The first recorded evidence of marriage ceremonies bringing a woman and a man together dates back to around 2350 BC. For the next few hundred years, marriage became a widespread institution embraced by the ancient Hebrews, Greeks, and Romans. In the past, marriage was a financial transaction that solidified into a social exchange. The wedding guests witnessed the exchange, making the contract legitimate.
Suitors would go to the father of a young woman and offer him gifts in exchange for the hand of his daughter in marriage. Marriage comes from Middle English, which was first seen in 1250-1300 CE. However, it is likely that the old institution predates this date. The primary purpose of marriage was to act as an alliance between families.
Most couples did not get married because they were in love, but because of economic relationships. The people involved didn't have much to say about the decision then, and they often don't have much to say today either. Getting married used to be a much looser matter. In most cultures, the consent of both parties was simply required, usually in the presence of witnesses.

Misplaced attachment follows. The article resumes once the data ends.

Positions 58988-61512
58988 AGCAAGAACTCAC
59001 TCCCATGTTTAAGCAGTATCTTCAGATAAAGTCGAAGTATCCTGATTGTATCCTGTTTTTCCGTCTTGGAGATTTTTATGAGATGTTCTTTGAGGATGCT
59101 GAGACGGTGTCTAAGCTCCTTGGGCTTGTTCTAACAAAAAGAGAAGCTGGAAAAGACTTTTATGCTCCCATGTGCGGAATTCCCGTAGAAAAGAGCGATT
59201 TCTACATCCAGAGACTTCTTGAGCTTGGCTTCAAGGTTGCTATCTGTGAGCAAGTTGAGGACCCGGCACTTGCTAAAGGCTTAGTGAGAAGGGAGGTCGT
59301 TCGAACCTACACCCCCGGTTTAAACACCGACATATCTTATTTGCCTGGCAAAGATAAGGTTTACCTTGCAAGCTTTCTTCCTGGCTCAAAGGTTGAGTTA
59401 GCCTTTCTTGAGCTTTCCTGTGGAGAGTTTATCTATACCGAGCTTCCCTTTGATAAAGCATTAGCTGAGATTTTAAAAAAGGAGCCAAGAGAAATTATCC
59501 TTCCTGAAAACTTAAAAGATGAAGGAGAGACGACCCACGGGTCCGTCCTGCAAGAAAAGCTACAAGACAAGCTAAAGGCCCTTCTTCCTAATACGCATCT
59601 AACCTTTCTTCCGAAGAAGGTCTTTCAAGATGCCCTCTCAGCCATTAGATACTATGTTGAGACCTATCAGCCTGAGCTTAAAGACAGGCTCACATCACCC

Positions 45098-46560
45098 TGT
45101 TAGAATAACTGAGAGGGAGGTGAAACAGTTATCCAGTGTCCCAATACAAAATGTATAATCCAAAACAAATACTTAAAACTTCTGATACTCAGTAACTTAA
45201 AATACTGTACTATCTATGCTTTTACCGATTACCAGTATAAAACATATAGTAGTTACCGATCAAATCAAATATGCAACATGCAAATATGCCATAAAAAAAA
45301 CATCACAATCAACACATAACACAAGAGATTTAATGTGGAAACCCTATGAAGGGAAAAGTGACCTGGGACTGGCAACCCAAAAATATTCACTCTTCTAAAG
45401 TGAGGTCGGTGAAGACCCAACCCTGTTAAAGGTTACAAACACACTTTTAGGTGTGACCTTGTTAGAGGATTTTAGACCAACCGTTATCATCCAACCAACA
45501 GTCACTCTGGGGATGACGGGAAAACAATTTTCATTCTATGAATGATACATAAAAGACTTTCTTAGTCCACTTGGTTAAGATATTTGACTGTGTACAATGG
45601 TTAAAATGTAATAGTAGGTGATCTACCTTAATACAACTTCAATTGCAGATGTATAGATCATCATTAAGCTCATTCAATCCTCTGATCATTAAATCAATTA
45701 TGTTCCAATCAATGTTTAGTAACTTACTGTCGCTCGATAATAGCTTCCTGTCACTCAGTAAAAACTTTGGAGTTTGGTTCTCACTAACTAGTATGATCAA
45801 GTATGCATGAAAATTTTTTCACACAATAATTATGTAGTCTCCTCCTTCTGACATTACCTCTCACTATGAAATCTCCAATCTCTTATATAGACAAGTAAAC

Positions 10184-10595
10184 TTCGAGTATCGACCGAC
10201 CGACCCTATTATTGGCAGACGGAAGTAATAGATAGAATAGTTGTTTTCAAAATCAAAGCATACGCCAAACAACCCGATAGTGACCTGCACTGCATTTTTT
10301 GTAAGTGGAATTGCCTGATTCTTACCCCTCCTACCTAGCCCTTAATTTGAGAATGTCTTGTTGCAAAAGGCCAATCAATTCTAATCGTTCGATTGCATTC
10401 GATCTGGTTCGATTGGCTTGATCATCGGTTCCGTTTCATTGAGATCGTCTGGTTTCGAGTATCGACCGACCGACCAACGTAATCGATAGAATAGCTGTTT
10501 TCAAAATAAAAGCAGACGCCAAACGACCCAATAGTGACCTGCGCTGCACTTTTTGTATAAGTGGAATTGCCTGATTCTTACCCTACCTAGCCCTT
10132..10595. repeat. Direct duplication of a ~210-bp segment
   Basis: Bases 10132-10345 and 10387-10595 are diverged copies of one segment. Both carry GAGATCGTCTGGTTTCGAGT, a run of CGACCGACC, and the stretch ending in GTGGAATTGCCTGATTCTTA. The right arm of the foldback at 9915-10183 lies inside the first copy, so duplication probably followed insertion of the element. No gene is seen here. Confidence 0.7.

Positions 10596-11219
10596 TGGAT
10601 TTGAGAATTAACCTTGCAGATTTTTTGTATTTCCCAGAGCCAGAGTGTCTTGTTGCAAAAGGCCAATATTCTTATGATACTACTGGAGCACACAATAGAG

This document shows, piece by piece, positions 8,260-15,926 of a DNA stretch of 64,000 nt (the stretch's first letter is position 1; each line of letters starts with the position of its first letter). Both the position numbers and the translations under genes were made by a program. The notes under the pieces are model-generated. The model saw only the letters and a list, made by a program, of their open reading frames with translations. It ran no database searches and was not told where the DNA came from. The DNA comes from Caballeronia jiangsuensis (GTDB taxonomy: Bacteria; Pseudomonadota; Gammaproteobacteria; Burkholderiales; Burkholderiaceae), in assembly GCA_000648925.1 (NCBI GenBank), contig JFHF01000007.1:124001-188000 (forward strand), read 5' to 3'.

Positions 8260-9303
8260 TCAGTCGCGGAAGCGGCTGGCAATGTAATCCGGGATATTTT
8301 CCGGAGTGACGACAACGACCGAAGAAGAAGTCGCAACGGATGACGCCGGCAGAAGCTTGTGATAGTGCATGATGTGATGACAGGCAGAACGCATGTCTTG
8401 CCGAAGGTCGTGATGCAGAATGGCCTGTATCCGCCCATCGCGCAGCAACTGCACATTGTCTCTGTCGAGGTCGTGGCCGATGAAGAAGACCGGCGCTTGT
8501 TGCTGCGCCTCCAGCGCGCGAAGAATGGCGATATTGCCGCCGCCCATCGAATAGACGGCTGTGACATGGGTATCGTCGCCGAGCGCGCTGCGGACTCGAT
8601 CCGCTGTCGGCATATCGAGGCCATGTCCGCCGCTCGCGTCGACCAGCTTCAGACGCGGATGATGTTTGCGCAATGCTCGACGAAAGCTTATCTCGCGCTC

In the Middle Ages, English couples showed their consent by accepting an object given to them by their beloved. This object was called “marriage” and was often a ring. The ceremony of bringing two people together in marriage was then called “wedding”, a word that we still use today. Today, weddings are celebrated with much more enthusiasm and joy than ever before.
Couples now have more freedom to customize their wedding ceremonies according to their wishes and provide much needed originality. The answer to changing the rules of marriage lies in the hearts of lovebirds who get married. Originally, wedding parties played completely different roles than being a support group that delivers sincere speeches with hazy eyes. It is hardly possible to trace their origins completely, because cultures around the world have iterations of the marriage or union of two (or more) beings mixed in their mythologies, legends and folklore.
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